Major construction projects can be risky for contractors and customers alike, especially projects being paid with taxpayer dollars. There's a chance the project may cost more than expected or that it will take longer than planned. That's why many government agencies and other organizations require contractors to obtain construction bonds, which help ensure the project will be completed according to plan. As a contractor, understanding how construction bonds work is key to keeping your budget in check and to serving your clients.
What Are Construction Bonds?
When a company or an organization needs a new building, they will contact construction companies in order to request a quote or proposal. Should they select your company as the winning proposal, they will want some assurance that the project will actually be completed as planned and that you will follow all applicable laws and rules. That's where construction bonds come in.
Bonds are like insurance policies that help protect the company or government agency from fraud, misconduct, business failures and other liabilities. When you take out a construction bond, you are helping to give your clients peace of mind because the bond helps to ensure that your company performs the work as agreed. Not only do bonds give your clients peace of mind, but in many cases, bonds are actually required by government agencies using public funds for construction work or other projects.
Generally, there are three parties involved in bonds: the company or organization that requested the construction work (the obligee), the company managing the construction work (the principal) and the company financially guaranteeing the bond (the surety).
How Do Construction Bonds Work?
Once your contracting or construction company is selected to perform work, you may be required to obtain surety bonds, especially if you are doing work for a government agency. The surety company will work with you to determine which types of bonds are needed for the project.
In general, the surety company will analyze the size of the job, the type of work being performed and your company's credit and financial statements to determine the risk associated with issuing bonds. This risk is how the surety company determines the cost of the bonds, which is typically 1 percent to 3 percent of the overall project cost.
After issuing bonds, the surety company will then require your company to sign an indemnity agreement, which is a legal document that requires you to pay for any claims that arise up to the full bond amount. The surety company will pay the claims first but then expects to be reimbursed by you, so it is important to ensure your company has enough assets in the bank to cover the bond amount if needed.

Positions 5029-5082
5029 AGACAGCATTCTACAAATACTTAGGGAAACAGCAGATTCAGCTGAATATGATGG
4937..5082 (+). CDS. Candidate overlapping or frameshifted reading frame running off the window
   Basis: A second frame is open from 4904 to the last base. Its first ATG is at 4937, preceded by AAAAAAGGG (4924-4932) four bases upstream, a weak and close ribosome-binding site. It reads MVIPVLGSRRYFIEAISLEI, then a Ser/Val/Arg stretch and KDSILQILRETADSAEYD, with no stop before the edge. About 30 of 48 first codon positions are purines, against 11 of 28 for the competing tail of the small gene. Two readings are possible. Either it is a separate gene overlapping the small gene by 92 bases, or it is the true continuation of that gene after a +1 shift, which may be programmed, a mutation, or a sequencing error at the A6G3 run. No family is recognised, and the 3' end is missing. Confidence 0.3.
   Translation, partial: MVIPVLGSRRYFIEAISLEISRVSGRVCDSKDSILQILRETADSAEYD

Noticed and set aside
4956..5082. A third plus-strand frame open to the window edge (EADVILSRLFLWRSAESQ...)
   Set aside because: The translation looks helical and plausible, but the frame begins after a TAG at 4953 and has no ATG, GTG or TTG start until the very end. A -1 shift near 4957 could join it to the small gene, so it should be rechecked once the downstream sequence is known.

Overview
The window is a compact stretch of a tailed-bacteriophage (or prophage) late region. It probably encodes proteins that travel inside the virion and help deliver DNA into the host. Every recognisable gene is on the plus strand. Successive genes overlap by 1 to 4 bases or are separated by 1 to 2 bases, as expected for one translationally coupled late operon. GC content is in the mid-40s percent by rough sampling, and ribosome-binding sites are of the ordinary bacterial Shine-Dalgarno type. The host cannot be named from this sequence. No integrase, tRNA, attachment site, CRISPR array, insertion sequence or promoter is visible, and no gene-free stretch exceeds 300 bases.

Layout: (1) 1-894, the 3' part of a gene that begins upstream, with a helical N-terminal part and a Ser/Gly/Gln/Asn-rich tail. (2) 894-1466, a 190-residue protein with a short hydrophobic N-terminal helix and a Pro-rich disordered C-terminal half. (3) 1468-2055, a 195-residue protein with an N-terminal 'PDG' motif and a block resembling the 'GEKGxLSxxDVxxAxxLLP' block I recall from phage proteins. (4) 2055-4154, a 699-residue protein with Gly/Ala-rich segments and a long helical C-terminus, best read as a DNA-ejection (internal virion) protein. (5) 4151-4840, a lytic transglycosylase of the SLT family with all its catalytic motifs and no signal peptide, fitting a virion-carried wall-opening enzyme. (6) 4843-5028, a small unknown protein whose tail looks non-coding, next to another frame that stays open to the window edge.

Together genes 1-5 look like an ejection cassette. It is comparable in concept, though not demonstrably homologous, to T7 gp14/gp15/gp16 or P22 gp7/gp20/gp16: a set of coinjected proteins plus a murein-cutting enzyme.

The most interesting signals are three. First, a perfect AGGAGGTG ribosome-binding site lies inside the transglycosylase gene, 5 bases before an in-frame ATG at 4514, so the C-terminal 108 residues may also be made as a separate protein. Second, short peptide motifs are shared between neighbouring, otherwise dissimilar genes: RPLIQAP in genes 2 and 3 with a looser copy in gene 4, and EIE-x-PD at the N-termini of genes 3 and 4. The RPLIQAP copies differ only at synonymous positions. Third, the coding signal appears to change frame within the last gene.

If you fail to complete a project as agreed, the organization that requested the work may make a claim against the bond. The surety company will make sure the organization is made whole by finding another contractor for the job, by making a financial payout or through some other means. Ultimately, however, you are fully responsible for the cost of any claims.
What Types of Construction Bonds Are There?
There are several different types of construction bonds available. A bid bond serves as a guarantee that the proposal you submitted is accurate and that the job can be performed as described. If you back out after winning a job or if your proposal is inaccurate, a claim can be made against the bid bond.
After you are selected to perform work, you will likely be required to obtain performance bonds, which are required by law for all public work contracts over $100,000. A performance bond is a promise that the work will be performed according to the contract.
A payment bond guarantees that you will pay all subcontractors, laborers and specialists for their work on the job. You may also be required to obtain a maintenance bond, which acts as a warranty for a designated time period after the work is completed.
How Much Will This Cost?
Because construction bonds are based on a percentage of the project cost, your cost for obtaining them will vary from project to project. It will also depend on your credit score. For instance, for a contractor with poor credit who has a 3 percent rate on a $500,000 bond, the cost would be $15,000. However, if your company has good credit and can obtain a 1 percent rate on the bond, the cost will be only $5,000. A smaller project of $150,000 would only run you $1,500 at that 1 percent rate, while a large $2,000,000 project would cost you $20,000. The best way to keep costs down for your contracting or construction company is to maintain good credit and only accept projects that are at or below the costs your budget can afford to cover.